Born in Italy, Carlo has been always deeply passionate about drawing.
After graduating in Architecture at the Polytechnic of Milan, he chose to further his education attending art and design studies. He collaborated with the premier italian designer Bruno Munari, an amazing experience that influenced his way to see the world.
As an editorial and advertising illustrator, Carlo works with major italian magazines and newspapers and with international clients in Europe and in the U.S.
His distinctive style continually wins Italian Illustration awards and the work has been selected by The American Illustration Annual and won the Gold Medal Award in Creative Quarterly’s #15 contest and Awards of Excellence from Communication Arts.
In 2015 he wrote and illustrated I am Milan, followed by I am London and I am New York the first title of a new book collection, published by Moleskine, dedicated to the main cities of the world.
Join us – if you dare – as we follow the acclaimed Argentinian artist Tomás Saraceno into his installations of intricate spider webs inhabited by solitary, social and semi-social spiders, bridging the architectures of each other’s webs.
In the video, Saraceno talks about how spiders mirror human beings and help us understand ourselves and the way we live. “Every day, I try to enter territories, or thoughts, or ways of working, which might challenge ourselves and might challenge how we see the world.”
Observing a spider in its web for more than twenty minutes, Saraceno argues, can completely change your life and way of noticing things, revealing an unseen world. In connection to this, he feels that art and science – as well as other forms of knowledge – combined, can help us “form new alliances between disciplines and lose our comfort zone of operating and seeing and perceiving and being in the world. To try to find new ways to work and to be.”
Tomás Saraceno (b. 1973) is an Argentinian artist. Saraceno is particularly known for his large-scale, interactive installations and floating sculptures, as well as his interdisciplinary approach to art. With his practice, he explores new sustainable ways of inhabiting the environment.
His work has been exhibited at prominent venues all over the world, including the 58th La Biennale di Venezia in Venice, Palais de Tokyo in Paris, and Museo de Arte Moderno in Buenos Aires. Saraceno’s work is also part of international collection such as Bauhaus Museum in Weimar, Walker Art Center in Minneapolis, and SFMoMA in San Francisco.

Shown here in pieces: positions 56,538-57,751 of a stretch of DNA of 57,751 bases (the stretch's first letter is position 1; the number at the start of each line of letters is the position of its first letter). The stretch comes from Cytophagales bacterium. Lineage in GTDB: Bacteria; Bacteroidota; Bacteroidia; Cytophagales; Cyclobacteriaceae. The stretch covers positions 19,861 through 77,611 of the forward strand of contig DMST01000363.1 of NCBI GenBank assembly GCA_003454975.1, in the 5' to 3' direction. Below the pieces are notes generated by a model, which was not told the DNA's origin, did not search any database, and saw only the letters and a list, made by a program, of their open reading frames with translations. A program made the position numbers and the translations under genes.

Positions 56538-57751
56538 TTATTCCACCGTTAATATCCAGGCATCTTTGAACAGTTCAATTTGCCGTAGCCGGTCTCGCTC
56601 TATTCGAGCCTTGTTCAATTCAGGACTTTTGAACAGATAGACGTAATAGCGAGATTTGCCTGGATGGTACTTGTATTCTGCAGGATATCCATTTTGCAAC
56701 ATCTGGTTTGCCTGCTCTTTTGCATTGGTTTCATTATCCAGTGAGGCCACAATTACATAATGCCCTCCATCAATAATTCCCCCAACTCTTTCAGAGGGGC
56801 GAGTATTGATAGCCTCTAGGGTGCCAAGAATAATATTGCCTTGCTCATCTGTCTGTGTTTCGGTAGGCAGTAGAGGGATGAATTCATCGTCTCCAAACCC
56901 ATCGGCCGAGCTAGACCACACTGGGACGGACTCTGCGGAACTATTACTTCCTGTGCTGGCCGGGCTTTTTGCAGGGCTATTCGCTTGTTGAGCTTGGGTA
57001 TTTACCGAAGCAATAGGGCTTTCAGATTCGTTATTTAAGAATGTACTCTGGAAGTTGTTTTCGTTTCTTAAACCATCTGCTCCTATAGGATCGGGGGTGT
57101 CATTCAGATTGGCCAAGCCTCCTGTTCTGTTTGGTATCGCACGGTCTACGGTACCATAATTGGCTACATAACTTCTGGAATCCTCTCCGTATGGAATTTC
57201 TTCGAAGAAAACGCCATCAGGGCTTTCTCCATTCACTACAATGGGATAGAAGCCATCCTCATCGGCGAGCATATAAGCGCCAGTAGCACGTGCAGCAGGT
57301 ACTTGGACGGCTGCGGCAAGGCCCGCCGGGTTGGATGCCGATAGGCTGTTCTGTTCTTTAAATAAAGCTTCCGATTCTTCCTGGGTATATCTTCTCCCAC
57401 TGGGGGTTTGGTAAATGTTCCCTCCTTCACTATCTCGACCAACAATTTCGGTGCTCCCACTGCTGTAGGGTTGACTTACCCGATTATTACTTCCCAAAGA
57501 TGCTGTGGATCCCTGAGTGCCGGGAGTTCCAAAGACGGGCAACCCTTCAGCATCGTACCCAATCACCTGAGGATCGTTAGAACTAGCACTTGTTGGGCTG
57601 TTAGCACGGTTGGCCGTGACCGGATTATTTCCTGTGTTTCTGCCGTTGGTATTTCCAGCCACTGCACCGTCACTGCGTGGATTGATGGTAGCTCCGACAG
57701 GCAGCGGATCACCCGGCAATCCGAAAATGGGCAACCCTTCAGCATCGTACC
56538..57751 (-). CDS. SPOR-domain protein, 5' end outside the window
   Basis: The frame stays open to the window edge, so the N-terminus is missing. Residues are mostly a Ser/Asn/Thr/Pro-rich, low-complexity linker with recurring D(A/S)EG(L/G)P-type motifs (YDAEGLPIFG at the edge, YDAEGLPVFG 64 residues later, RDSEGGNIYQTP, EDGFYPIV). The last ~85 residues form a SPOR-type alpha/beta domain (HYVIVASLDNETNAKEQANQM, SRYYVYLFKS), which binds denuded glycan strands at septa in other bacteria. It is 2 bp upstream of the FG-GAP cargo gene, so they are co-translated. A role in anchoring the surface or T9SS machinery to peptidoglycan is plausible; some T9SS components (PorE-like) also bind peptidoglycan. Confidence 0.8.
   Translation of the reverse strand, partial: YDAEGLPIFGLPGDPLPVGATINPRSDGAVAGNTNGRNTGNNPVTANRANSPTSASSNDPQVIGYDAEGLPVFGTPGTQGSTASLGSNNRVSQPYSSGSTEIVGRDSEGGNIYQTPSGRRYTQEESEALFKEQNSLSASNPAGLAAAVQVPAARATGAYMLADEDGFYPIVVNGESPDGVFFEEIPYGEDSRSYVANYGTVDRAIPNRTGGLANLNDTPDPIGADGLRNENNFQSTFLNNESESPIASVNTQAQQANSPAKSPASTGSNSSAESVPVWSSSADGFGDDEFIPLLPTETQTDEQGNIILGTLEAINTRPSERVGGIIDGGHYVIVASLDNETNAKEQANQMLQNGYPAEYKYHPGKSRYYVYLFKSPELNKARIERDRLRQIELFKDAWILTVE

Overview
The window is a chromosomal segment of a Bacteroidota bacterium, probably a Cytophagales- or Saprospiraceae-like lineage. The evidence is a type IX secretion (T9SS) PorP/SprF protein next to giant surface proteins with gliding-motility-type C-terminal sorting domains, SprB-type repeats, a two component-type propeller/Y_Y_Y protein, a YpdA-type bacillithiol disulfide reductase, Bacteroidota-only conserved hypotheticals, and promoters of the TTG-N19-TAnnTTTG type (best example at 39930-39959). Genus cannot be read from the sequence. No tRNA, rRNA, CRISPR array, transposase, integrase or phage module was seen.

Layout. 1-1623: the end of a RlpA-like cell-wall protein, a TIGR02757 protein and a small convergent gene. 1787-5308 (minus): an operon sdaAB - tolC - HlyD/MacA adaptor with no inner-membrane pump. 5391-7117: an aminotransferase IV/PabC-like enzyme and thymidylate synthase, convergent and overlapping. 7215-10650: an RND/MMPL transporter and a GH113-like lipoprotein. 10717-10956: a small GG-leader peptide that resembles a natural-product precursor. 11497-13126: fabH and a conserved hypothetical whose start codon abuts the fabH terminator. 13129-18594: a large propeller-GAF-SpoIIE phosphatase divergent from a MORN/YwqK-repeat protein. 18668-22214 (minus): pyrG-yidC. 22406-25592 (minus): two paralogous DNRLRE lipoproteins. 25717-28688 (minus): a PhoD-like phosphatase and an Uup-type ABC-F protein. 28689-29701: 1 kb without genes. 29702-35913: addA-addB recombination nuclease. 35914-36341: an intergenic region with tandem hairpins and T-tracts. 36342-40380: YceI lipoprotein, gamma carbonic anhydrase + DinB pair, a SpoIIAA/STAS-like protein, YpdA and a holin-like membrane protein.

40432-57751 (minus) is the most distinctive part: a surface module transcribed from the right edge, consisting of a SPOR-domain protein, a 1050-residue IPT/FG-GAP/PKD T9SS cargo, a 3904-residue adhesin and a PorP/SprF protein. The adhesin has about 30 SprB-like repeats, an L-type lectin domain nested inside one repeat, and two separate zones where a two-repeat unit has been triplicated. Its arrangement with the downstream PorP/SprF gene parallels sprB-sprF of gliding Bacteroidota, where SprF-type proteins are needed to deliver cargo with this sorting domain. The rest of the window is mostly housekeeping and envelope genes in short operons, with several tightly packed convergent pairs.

In 2015, he launched the Aerocene Foundation – an open-source community project for artistic and scientific exploration of environmental issues. Relating to arachnology research, Saraceno is the first person to have scanned, reconstructed and re-imagined spiders’ woven spatial habitats.
For more see: https://studiotomassaraceno.org/about/ Tomás Saraceno was interviewed by Helle Fagralid at his studio in Berlin in November 2019. Camera: Rasmus Quistgaard Edited by Klaus Elmer Produced by Helle Fagralid Cover photo: Tomás Saraceno. ‘Social… Quasi Social… Solitary… Spiders… On Hybrid Cosmic Webs’, 2013. Installation view. Detail. Courtesy of the artist and Esther Schipper Gallery, Berlin Copyright: Louisiana Channel, Louisiana Museum of Modern Art, 2020
In the field of painting, Sophia Morrison explores composition and design in inks, watercolour, acrylics and mixed media. Her experimental approach allows for elements of surprise and discovery. Each of her paintings is an adventure and any subject may become part of the process.
Gabriella Marsh is a freelance designer, illustrator and animator based in London. She loves drawing, painting and all things hand rendered so all work begins on paper before being set on the computer, tidied up and make to move. She is currently at the Royal College of Art doing an MA in experimental animation.
Richard Calvocoressi narrates a tour of an exhibition of new paintings by Georg Baselitz in San Francisco, describing the visual effect of these luminous compositions and explaining their relationship to earlier works by the artist: http://on.gagosian.com/4lzd0i9
Georg Baselitz (born 23 January 1938) is a German painter, sculptor and graphic artist. In the 1960s he became well known for his figurative, expressive paintings. In 1969 he began painting his subjects upside down in an effort to overcome the representational, content-driven character of his earlier work and stress the artifice of painting. Drawing from myriad influences, including art of Soviet era illustration art, the Mannerist period and African sculptures, he developed his own, distinct artistic language.